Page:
Vintage Cellars

An Insider’s Guide To The World Of Whisk(e)y

Welcome to the wonderful world of whisky. Be it the spirit’s storied history or its versatility and complexity, whisky is one of the most widely enjoyed spirits around.

So what better way to celebrate the tipple than by sitting down with the people who know it best? We tapped makers from three of the spirit’s most iconic home countries –  Scotland, Ireland and Japan – to discover what makes each variety so special and how the locals like to drink it.

Scotland: Home to Lagavulin

Lagavulin has been making whisky for over 200 years, so it’s safe to say they have it down to a fine art. “Whisky transcends generations in Scotland and there is a freedom, vibe and an openness to enjoy whisky any way you prefer,” says Scottish expat Sophia Godfrey, National Account Manager at Diageo. “People are becoming more educated and inspired by whisky, and as a result the spirit is experiencing a renaissance in night-time culture.” According to Godfrey, whisky experimentation is where it’s at in Scotland’s cocktail scene, with bartenders and amateur mixologists putting contemporary spins on the traditional spirit. But Godfrey can’t go past the classic whisky sour. “It’s a favourite in winter — Lagavulin 16 [their most popular edition] is my recommendation to really enjoy the flavours.” When it comes to pairing your whisky with a bite, “whisky is fantastic with Asian food, but I also love whisky the European way, with a grazing board, charcuterie or cheese platter – lots of cheeses, dried figs, quince jelly, crackers, Italian cured meat, olives and sourdough.” 

Japan: Home to House of Suntory

The whisky highball is synonymous with the Japanese cocktail scene for good reason. “Each bartender spends years mastering the perfect highball, which elevates the British whisky and soda to whole new heights and creates a tasting experience quite unlike the original,” says James Bowker, House of Suntory’s Global Advocacy Manager. It’s a drink that goes with almost anything, but when Bowker’s pouring a highball (preferably made with Yamazaki Distillers Reserve Japanese Whisky, of course) he recommends sipping it alongside “tempura, ramen or lighter dishes such as sushi.” Like most things in Japanese culture, whisky is approached with painstaking attention to detail and reverence, especially now that it’s regulated. “From April 2024, products labelled as Japanese whisky, or insinuating production in Japan, must adhere to strict requirements,” Bowker says. “They must be made using water extracted in Japan and malted grains, as well as being saccharified, fermented, distilled and matured in Japan.” It’s these traditional methods of making that differentiates Japanese whisky from its Scottish and Irish counterparts — “the choices made by producers are inspired by the Japanese palate, and generally create whiskies that focus on lightness and aromatic complexity,” Bowker says.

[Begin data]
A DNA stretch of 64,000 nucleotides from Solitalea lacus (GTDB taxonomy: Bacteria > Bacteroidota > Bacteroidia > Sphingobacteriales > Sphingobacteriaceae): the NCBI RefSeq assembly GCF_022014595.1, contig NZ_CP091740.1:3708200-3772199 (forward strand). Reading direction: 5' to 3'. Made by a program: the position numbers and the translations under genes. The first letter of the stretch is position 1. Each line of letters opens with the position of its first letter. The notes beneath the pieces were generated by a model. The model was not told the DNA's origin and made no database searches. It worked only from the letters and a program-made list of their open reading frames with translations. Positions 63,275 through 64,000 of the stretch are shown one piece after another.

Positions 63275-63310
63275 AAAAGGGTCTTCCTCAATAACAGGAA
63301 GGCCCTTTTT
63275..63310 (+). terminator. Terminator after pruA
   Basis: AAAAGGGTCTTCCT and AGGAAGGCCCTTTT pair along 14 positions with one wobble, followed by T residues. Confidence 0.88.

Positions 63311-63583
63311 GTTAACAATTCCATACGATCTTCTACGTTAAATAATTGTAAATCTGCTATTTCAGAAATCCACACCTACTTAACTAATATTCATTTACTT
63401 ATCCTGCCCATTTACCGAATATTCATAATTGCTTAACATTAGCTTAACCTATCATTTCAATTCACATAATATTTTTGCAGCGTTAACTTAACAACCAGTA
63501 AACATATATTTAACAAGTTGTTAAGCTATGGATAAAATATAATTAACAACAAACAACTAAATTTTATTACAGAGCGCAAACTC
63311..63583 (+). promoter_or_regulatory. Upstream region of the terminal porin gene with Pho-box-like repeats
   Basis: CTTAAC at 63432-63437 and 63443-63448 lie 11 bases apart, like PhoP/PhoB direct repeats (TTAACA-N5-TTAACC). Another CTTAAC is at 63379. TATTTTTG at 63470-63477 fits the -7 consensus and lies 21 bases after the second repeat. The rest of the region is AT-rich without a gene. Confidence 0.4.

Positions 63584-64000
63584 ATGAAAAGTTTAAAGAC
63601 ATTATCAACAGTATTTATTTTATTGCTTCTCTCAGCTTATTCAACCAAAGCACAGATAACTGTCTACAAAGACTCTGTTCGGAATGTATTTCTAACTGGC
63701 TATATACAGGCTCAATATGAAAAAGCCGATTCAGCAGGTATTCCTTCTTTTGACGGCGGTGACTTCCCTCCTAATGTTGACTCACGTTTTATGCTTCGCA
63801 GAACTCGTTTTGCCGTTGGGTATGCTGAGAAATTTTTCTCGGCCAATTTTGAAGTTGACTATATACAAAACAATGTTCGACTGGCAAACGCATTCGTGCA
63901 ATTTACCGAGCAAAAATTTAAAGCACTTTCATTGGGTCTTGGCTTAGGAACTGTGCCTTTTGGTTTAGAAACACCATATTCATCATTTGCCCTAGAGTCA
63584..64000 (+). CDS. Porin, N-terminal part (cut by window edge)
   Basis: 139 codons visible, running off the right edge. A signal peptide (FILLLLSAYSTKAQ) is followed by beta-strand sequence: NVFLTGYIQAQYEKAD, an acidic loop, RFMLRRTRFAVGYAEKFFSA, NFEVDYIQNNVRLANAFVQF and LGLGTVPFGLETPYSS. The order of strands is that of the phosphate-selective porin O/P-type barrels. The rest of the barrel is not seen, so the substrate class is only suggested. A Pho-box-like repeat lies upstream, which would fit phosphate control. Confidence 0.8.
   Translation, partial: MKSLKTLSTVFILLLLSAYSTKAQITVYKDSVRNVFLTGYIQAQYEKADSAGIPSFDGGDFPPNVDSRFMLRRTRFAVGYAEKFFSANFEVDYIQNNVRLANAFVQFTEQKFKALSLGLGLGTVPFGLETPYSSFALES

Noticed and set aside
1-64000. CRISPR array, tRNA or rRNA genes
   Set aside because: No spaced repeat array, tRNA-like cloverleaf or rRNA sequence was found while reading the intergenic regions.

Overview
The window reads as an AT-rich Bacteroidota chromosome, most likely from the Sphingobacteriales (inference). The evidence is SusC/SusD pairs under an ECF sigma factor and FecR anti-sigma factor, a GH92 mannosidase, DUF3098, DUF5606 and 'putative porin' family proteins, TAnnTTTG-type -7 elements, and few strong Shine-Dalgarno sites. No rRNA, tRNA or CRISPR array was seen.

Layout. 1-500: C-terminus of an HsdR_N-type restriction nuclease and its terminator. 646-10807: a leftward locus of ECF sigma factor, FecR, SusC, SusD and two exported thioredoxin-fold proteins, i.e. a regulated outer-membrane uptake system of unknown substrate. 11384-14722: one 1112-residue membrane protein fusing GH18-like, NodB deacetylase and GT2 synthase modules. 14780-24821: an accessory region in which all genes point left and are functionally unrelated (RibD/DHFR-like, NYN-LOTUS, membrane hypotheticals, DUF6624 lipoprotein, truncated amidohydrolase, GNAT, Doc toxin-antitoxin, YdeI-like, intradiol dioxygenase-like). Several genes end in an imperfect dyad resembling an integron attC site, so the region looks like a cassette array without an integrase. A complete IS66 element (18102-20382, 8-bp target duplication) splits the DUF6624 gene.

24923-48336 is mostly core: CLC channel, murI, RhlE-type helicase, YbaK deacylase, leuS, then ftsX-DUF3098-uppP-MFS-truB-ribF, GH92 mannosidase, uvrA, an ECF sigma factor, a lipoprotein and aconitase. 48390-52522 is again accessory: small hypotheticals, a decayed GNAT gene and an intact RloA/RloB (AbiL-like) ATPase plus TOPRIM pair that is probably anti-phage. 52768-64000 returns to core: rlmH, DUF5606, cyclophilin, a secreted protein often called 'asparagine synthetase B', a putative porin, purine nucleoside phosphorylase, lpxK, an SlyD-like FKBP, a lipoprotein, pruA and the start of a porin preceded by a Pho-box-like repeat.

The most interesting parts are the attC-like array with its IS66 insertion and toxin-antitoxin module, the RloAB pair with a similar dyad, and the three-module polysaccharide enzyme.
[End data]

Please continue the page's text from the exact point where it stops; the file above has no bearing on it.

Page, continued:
Ireland: Home to Bushmills Whiskey

To call Bushmills an old hand at whiskey making would be a major understatement. “Bushmills is the world’s oldest licensed whiskey distillery, and we’ve been pursuing perfection since 1608,” says Colum Egan, Bushmills’ Master Distiller. “As our master distiller says ‘we’re not the best because we’re the oldest, we’re the oldest because we’re the best.’” With over 400 years in the game, it’s no surprise they know their stuff. “Irish whiskey is part of their heritage dating back hundreds of years, it makes them who they are and this is why they are perfectionists,” Egan says. Though a good single malt like Bushmills 10 Year Old is best enjoyed neat or on the rocks, the Irish don’t mind an Old Fashioned when the occasion calls. The caveat: it must be made with Irish whiskey. Why? “Irish whiskey is lighter and more versatile,” Egan explains. “Bushmills’ full range meets every whiskey consumers’ needs, from the 10 Year Old (matured for at least 10 years in bourbon casks for elegant notes of honey, vanilla and milk chocolate) through to their 16 Year Old (matured for at least 16 years and finished in port pipes for a harmony of caramelised red berries, toasted nuts and vanilla spice).”